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Table 4 Results for mortality

From: Is there an optimal age for total knee arthroplasty?: A systematic review

Author Journal Year Number Age (years) Result
Difference
 Murphy [14] Bone Joint J 2018 2838 < 80,
≥ 80
Mortality hazard ratio in ≥ 80-years group is 3.40 (2.54–4.54, P < 0.001)
 Skinner [37] Ann R Coll Surg Eng 2016 67 70–79,
90–99
Mortality rates were higher in the nonagenarian group but these were in keeping with the life expectancy projections identified by the Office for National Statistics
 Shah [20] J knee Surg 2016 33,066 < 65,
≥ 65
Young cohort had lower rate of mortality (0.03 vs. 0.18%, P < 0.001)
 Jauregui [39] J Arthroplast 2015 35,342 < 90,
≥ 90
Serious postoperative adverse events that were significantly higher in nonagenarians compared to controls included death (0.9% vs. 0.2%; P = 0.024)
 Maempel [40] Acta Orthop 2015 3144 < 75,
75–80,
> 80
Odds ratios for mortality at 1 year, adjusted for ASA, were 2.2 (1.0–4.5) for age 75–80, and 3.0 (1.3–6.8) for age > 80, relative to age < 75 years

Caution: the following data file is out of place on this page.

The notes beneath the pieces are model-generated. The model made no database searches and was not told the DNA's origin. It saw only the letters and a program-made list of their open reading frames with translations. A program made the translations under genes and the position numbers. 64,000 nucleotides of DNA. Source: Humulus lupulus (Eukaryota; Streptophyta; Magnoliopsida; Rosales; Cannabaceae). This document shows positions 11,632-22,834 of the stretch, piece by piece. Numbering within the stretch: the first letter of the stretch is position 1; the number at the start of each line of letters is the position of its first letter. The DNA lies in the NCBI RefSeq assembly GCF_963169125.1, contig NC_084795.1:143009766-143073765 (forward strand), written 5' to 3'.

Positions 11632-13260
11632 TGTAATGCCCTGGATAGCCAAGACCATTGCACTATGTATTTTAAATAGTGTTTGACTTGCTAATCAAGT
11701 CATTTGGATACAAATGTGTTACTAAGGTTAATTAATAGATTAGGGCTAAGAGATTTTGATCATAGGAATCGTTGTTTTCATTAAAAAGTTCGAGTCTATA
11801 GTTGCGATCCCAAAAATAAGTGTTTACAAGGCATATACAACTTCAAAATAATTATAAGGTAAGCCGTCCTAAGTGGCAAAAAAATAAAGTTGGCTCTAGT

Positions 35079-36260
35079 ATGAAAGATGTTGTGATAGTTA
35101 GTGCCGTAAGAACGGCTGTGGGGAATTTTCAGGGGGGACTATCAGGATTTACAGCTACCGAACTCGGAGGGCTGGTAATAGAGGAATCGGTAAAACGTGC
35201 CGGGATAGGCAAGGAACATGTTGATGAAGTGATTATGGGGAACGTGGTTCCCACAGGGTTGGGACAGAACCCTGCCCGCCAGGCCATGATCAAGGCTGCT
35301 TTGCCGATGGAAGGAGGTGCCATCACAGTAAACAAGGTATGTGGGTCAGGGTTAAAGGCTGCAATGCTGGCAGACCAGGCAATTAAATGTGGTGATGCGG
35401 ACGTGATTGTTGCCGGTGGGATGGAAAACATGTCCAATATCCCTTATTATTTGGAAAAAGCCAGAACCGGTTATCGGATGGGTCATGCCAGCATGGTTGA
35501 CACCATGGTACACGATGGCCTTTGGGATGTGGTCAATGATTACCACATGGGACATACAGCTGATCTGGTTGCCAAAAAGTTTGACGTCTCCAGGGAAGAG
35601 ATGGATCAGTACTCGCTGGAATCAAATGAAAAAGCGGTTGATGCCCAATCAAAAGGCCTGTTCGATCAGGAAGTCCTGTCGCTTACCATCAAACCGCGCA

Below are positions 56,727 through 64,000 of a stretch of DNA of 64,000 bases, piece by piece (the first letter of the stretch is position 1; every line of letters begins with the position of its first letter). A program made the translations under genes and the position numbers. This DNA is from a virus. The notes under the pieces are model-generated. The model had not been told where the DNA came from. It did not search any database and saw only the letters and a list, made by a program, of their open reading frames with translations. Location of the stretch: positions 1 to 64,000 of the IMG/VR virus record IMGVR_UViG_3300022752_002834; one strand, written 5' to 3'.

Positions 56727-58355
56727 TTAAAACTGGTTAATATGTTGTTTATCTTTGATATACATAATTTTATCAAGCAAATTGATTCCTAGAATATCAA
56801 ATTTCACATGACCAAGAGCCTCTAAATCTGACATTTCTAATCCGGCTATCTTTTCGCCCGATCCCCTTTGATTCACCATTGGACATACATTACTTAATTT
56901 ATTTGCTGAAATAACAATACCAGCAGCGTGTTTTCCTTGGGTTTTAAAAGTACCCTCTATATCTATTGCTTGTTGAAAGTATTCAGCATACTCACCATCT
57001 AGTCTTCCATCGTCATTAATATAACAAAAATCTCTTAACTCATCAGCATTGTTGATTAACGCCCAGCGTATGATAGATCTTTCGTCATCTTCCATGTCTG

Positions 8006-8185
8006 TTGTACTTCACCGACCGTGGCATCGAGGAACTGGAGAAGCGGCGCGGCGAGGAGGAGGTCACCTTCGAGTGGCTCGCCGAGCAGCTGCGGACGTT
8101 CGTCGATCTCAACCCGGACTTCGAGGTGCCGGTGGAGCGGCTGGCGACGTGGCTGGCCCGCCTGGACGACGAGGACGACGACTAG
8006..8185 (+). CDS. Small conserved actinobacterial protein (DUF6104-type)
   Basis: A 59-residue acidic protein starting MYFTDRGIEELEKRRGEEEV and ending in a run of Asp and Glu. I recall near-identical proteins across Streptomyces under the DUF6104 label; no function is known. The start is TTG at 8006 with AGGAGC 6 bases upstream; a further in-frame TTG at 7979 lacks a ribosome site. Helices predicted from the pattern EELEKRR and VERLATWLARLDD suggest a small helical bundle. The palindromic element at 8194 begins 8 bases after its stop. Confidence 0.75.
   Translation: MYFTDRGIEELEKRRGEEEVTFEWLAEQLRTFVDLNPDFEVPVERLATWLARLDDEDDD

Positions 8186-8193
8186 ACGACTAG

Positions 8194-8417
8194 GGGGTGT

Belmont [42] J Bone Joint Surg Am 2014 15,321   Patient age (OR = 1.12; 95% CI, 1.06 to 1.17) was independent predictor of mortality
 D’Apuzzo [43] J Arthroplast 2014 5,492,805 < 90,
≥ 90
In-hospital mortality was significantly higher in the older cohort compared to the younger group (2.9% versus 0.2%; P < 0.001)
 Easterlin [46] Clin Orthop Rel Res 2013 8950 40–64,
65–69,
70–74,
75–79,
80–84,
85–89
Age was associated with increased risk of mortality starting at age 85 years; mortality in patients 85 years and older was 17 times higher than in those younger than 65 years (OR: 70–74 (1.21), 75–79 (2.85), 80–84 (2.57), 85–89 (17.65)
 Kennedy [48] Clin Orthop Rel Res 2013 ≥ 80: 438
< 80: 2754
< 80,
≥ 80
Octogenarians had a higher (P < 0.001) mortality rate in Kaplan-Meier survival analysis
 Jämsen [51] Acta Orthop 2012 1998 75–79,
80–84,
≥ 85
Adjusted hazard ratio for age 75–79 years is 1, for 80–84 years it is 1.71 [1.31–2.23], for 85 years or over it is 3.34 (2.39–4.65)
 Singh [52] J Arthroplast 2012 12,484   Older age was associated with higher 90-day all-cause mortality. OR for age (per 5-year increase) is 1.6 (1.3–1.9) in univariate analysis and 1.6 (1.2–1.7) in multivariable-adjusted analysis
 Kreder [59] J Arthroplast 2005 15,029 65–79,
> 80
Patients > 80 years of age are 3.4 times more likely to die
No difference
 Kuo [44] J Orthop Surg Res 2014 1024 < 80,
≥ 80
There was no 90-day mortality in either group
 Robertsson [58] Bone Joint J 2007 57,979 < 54,
55–59,
60–64,
65–69,
70–74,
75–79,
80–84,
> 85
Patients younger than 55 years had a statistically significant increase in total mortality (standardized mortality ratio: 1.85 [1.53–2.22]) while patients older than 65 years had a statistically significant decrease
  1. OR odds ratio